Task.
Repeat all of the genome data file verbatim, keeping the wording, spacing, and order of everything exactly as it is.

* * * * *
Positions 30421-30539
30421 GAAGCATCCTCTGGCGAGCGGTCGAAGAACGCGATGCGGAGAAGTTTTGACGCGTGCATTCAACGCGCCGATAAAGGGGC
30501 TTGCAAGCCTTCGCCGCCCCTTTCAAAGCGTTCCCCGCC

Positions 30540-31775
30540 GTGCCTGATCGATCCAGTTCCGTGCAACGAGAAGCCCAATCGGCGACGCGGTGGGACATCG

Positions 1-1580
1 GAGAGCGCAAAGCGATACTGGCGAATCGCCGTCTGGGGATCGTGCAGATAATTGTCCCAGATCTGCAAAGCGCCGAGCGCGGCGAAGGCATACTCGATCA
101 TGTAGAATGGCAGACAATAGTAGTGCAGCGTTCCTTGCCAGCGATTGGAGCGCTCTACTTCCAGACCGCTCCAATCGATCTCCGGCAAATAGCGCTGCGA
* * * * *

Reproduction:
Positions 30421-30539
30421 GAAGCATCCTCTGGCGAGCGGTCGAAGAACGCGATGCGGAGAAGTTTTGACGCGTGCATTCAACGCGCCGATAAAGGGGC
30501 TTGCAAGCCTTCGCCGCCCCTTTCAAAGCGTTCCCCGCC

Positions 30540-31775
30540 GTGCCTGATCGATCCAGTTCCGTGCAACGAGAAGCCCAATCGGCGACGCGGTGGGACATCG

Positions 1-1580
1 GAGAGCGCAAAGCGATACTGGCGAATCGCCGTCTGGGGATCGTGCAGATAATTGTCCCAGATCTGCAAAGCGCCGAGCGCGGCGAAGGCATACTCGATCA
101 TGTAGAATGGCAGACAATAGTAGTGCAGCGTTCCTTGCCAGCGATTGGAGCGCTCTACTTCCAGACCGCTCCAATCGATCTCCGGCAAATAGCGCTGCGA